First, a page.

Saturday, November 12, 2011

SAR trip

Some of you may have wondered how my first Search and Rescue seminar went last weekend. Overall, it went really really well. Part of my fears were re-evaluated, others did come true. But in the end, I was able to handle them all.

First, the good: Tovah did great! For the last several weeks, I had forgone working on what we call an "indication" with her - the alert that tells the handler, "yes, there is something here." Instead, I had done some other exercises to up her enthusiasm. When I came into this seminar, my criteria for her was just to find the cadaver odor. Well, she not only found it, but she indicated too. I was both surprised and thrilled.

This is a scent box. A scent, whatever it may be, cadaver, a drug, etc. will be placed in it. The dog smells it, and then when indicating correctly, a ball is thrown into the tube. Dogs who are very ball-driven love this! 

Tovah likes balls but prefers food. But when it is novel, she goes for the ball immediately.

She had a little trouble with some scenarios, but that is mostly the workings of a beginner. The scenarios where she had to indicate were: 2 hidden cadaver odors on trails, the perimeter of an empty cabin, inside the empty cabin, and discriminate the correct birdhouse (of 5) with the cadaver scent. We did this both on Saturday and Sunday, and Sunday, she was even better. I was truly excited for her.

My fear that she was "not good" enough was pre-emptive. Sometimes, I have this impression that my dog must be "intense" as many I see, but as one attendee with a dual certified dog in both HRD (human remains detection) and live-find (meaning finding a live person) said, "You don't need an intense dog, just a dog who will get the job done." Those were great words for me to hear.

On Saturday night, we had a mock night search. Basically, we split up into 7 teams. Then, we had certain locations that we were to search in. Some of us were searching for "evidence," while others were looking for missing persons. My team was looking for "evidence." The people organizing the seminar, they actually go and plant the "evidence" and the missing persons, aka mannequins. I was so happy for myself in finding an empty milk dud container that could have been evidence. A teammate found the "gun" which was the major item we were supposed to find. The other teams found most of what they were supposed to as well. It is a bit strange, because although this seminar was at a state park, why in the heck would some people be walking around on the trails at night when it is pitch dark with no lights! One team also spotted Abraham Lincoln! I later learned from some of my other teammates that sometimes the searches had to be called off. The most recent, a few years ago, was some campers who had a meth lab going. Eeek!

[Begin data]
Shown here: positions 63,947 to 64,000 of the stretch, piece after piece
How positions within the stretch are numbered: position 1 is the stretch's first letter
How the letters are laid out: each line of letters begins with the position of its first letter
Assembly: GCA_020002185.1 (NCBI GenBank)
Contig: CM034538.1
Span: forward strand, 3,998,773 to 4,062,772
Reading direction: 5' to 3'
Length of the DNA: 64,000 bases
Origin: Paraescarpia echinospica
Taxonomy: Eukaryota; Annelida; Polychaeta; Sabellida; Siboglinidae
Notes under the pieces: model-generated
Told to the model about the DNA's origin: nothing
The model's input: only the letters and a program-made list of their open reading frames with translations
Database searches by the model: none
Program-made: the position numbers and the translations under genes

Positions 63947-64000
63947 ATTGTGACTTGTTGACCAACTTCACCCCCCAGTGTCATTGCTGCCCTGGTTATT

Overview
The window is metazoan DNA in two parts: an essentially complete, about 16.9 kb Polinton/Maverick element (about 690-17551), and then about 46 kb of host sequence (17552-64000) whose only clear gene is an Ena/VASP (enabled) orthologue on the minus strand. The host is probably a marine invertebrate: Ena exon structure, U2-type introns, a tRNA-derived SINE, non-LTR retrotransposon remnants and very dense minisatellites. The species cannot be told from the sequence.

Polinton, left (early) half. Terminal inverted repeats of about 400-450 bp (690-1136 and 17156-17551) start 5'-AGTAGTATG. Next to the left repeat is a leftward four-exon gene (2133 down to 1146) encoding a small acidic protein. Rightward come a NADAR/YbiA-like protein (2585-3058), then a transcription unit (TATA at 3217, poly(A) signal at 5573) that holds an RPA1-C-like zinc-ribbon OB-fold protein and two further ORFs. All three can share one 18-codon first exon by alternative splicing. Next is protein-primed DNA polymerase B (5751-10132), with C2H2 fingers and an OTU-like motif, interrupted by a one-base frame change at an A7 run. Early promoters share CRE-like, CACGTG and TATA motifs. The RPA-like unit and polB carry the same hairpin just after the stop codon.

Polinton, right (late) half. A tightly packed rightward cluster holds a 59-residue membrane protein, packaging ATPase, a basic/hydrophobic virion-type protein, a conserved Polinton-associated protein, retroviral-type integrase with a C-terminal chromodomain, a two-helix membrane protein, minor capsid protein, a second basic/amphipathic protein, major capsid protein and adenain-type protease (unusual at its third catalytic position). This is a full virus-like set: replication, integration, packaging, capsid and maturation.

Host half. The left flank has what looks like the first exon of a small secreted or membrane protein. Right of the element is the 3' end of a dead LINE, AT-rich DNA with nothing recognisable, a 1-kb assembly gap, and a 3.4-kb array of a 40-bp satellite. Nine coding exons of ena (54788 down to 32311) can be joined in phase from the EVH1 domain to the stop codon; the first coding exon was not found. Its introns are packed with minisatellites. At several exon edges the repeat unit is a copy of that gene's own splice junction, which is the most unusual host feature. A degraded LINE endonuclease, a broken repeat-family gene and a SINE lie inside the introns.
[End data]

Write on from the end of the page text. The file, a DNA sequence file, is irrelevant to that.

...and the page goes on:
Now, the fear that did come true was the food situation. I knew it was going to be dining hall style meals, but they did not expect any who were vegetarian. (I do eat fish, but there were none) The cooks just happen to overhear me talking to another person how I was vegetarian, so he pulled me aside and showed me what they had. Yep, you guessed it, salad. Not that I mind that so much, but the salad was the bagged pre-made mostly iceberg lettuce type. I think the only other thing to be added to it was tomatoes. I do not call myself a food snob per se, but if I have a salad to eat, it is with nutritious foods--no iceberg lettuce for me! also, I almost always add some protein source--fish, a veggie burger, tofu, etc.

I had two options: either fret and not eat or make do with what I had. I chose the latter. Plus, I would have felt guilty since the people were so kind to me. They wanted to make sure I had something to eat. They basically gave me special treatment in saying anytime I wanted to come into the kitchen I could. This is not to say that there were other items that were inedible, there were just no real protein sources for me at dinner time. I made do though and joked with the others at the table that it was good I was not afraid of carbs. LOL

Other than that, and the fact the cabins were a little more rustic than I thought, and I stepped in poop on Saturday night, this first seminar experience went well. I feel a little more confident in my and my dog's abilities and hope to continue on with SAR work. The next big seminar I have my eye on is one at Western Carolina University specifically for HRD dogs. It is in early March with the registration opening on January 11 at 1pm EST. I only put these specifics in, because there are a limited number of handlers (30 I think), and the one for last weekend, sold out in 9 minutes! Whoa! Gosh, I have absolutely no clue what I will be doing on that day, but I certainly hope to be at my computer, waiting to hit the register button. I should also say the reason why this workshop is so coveted is 1) it is geared strictly to HRD dogs and 2) your dog gets a chance to be exposed to full dead bodies at FOREST aka the "body farm." You just don't get that everyday.

A few other photos:

Tovah going through the tunnel. The agility equipment set up was nice for dogs to blow off steam.


Tovah on A-frame
We had a surprise visit from St. Mary's life force team in their helicopter. Tovah got a chance to go in one. 
View near our cabins. This was taken in the early morning when the sun had just come up.

1 comment:

Telstaar said...

Wow! It sounds like an amazing experience (minus the salad hehe). I'm glad you enjoyed it and glad that you have the opportunity to go to the 9 minute sell out conference. I hope it also goes really well.

You sound HAPPY and I like that. Things haven't been easy for you and its nice that you have the opportunity to learn something new using skills you already have. Really glad for you :)